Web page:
Dr. Alice Edwards and Spanish Education major Maria Villamarin Racines will be teaching Spanish to senior citizens at Lifeworks in downtown Erie through October. A program of LECOM, LifeWorks Erie is a unique organization that provides opportunities for intellectual stimulation and discovery. The introductory Spanish class is the first language class that Lifeworks has offered area seniors.
Gary Sullivan, assistant professor of risk management, has been inducted into the Distinguished Alumni Society of Lake Land College in Mattoon, Illinois, from which he earned an associate degree in 1988. He went on to earn a bachelor’s degree in economics from the University of Illinois and a master of business administration from the University of Pittsburgh. Sullivan was honored during the school’s Laker Homecoming weekend Sept. 28-29. Read more.
During the 2018 annual conference of the European Society of Criminology, Dr. Pete Benekos, emeritus professor of Criminology and Criminal Justice, participated on a panel on Victims and Victimization. He presented a paper coauthored with Dr. Alida V. Merlo of the IUP Department of Criminology titled “Trauma-Informed Approaches and Juvenile Justice Reform.” The meeting was held in Sarajevo, Bosnia & Herzegovina, and focused on Crimes Against Humans and Crimes Against Humanity. The keynote was presented by Serge Brammertz, chief prosecutor for the International Criminal Tribunal for the former Yugoslavia, who discussed the Siege of Sarajevo and the Srebrenica massacre/genocide.
Dr. Adam Saeler, assistant professor of criminal justice, conducted a focus group with Erie Police Department officers regarding their efforts to reduce crime and increase positive perceptions of the Erie Police Department among residents of Little Italy. The focus group centered on the use of EPD’s mobile precinct as a base of operations for foot patrols in the Little Italy neighborhood. The technique is one aspect of the larger Byrne Criminal Justice Initiative/Innovations in Community Based Crime Reduction grant that the City of Erie received in 2016. The intended outcome of the mobile precinct and foot patrols was to reduce crime and increase positive, non-law-enforcement-based interactions between EPD officers and Little Italy residents in an effort to practice community-oriented policing. Resident surveys have already been completed, but officer perceptions would likely offer a valuable perspective of the effectiveness of the mobile precinct and the foot patrols based out of it. Dr. Saeler will present the findings to the grant committee at city hall. <with photo> Five students from Dr. Saeler’s crime prevention class participated in the data collection efforts; those students heard how perceptions and crime changed in Little Italy during the grant phase. Respondents noted how the neighborhood residents have interacted with officers, how resident perceptions have changed toward officers, and how crime has changed in Little Italy. Students were also able to participate in a foot patrol around the neighborhood which segued into constructive classroom conversations regarding real-world application of criminological theory.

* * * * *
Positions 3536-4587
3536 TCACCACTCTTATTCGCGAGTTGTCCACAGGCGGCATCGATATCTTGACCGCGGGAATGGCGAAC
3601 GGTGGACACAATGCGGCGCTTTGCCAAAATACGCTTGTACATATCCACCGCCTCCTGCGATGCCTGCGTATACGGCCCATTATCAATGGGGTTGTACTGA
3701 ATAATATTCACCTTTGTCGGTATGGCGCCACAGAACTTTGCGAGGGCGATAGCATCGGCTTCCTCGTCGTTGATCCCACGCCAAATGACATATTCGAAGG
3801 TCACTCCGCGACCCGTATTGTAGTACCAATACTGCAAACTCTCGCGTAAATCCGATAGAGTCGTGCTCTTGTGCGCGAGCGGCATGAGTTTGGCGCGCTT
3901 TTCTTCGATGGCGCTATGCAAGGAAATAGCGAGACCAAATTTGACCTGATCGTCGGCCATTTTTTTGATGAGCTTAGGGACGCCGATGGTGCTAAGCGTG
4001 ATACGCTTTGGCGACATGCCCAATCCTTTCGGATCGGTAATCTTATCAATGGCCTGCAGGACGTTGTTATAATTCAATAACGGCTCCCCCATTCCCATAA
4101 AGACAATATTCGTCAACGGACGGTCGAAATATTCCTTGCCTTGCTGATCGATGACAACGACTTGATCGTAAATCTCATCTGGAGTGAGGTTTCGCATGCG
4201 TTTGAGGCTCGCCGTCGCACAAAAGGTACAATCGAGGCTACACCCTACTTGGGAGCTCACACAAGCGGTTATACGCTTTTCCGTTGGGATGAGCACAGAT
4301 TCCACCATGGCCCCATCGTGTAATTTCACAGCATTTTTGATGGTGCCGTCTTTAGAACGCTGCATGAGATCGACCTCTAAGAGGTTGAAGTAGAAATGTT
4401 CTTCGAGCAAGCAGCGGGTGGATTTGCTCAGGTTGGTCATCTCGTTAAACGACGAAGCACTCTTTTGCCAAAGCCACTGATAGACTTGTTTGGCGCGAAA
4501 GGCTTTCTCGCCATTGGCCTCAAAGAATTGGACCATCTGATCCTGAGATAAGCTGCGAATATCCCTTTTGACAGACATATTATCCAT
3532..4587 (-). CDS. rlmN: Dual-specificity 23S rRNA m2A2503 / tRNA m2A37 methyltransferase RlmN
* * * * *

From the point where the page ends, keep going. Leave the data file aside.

Dr. Maria L. Garase, associate professor of criminal justice, presented a paper at the Northeastern Association of Criminal Justice Sciences (NEACJS) annual conference at Roger Williams University in Bristol, Rhode Island. Her paper was titled “Thinking Outside the Box: Participation in an Inmate Facilitated Restorative Justice Think Tank and Its Impact on University Teaching and Learning.” The paper discussed the process of forming a Think Tank on Restorative Justice at State Correctional Institution (SCI) Albion. The organic formation of the partnership between Mercyhurst University and SCI Albion has opened doors for faculty and student access to inmates’ perceptions on criminality as well as their thoughts on restorative justice and crime policy.
Dr. Maria L. Garase, associate professor of criminal justice, was selected to attend the Inside-Out Prison Exchange Program training in Chicago, Illinois. The intensive week-long training prepares faculty to navigate the creation of and teaching of college courses inside a prison, where the class includes both college students and inside students (inmates). Four of the seven training days took place in Stateville, a maximum-security prison for men in Crest Hill, Illinois. One of the major activities required faculty and inmates, in small groups, to facilitate an activity with both inside and outside students. Garase’s group activity, titled “The Story of Silence,” was designed to examine how mass incarceration has silenced individuals and communities. One historic feature of Stateville prison is the “Roundhouse,” the Jeremy Bentham-inspired and last known standing panopticon in the United States. Although the Roundhouse no longer houses inmates, the superintendent of the prison granted the group special permission to tour the panopticon.
Tami Micsky, assistant professor/field director for Applied Sociology and Social Work, presented a workshop titled “The Community of Inquiry Framework and Social Work Distance Education” at the National Association of Social Workers Pennsylvania Chapter Conference Sept. 14 in Pocono Manor, Pennsylvania. She is pictured with Krista King, a social worker in the Philadelphia area, a classmate in Micsky’s doctoral program at Millersville University.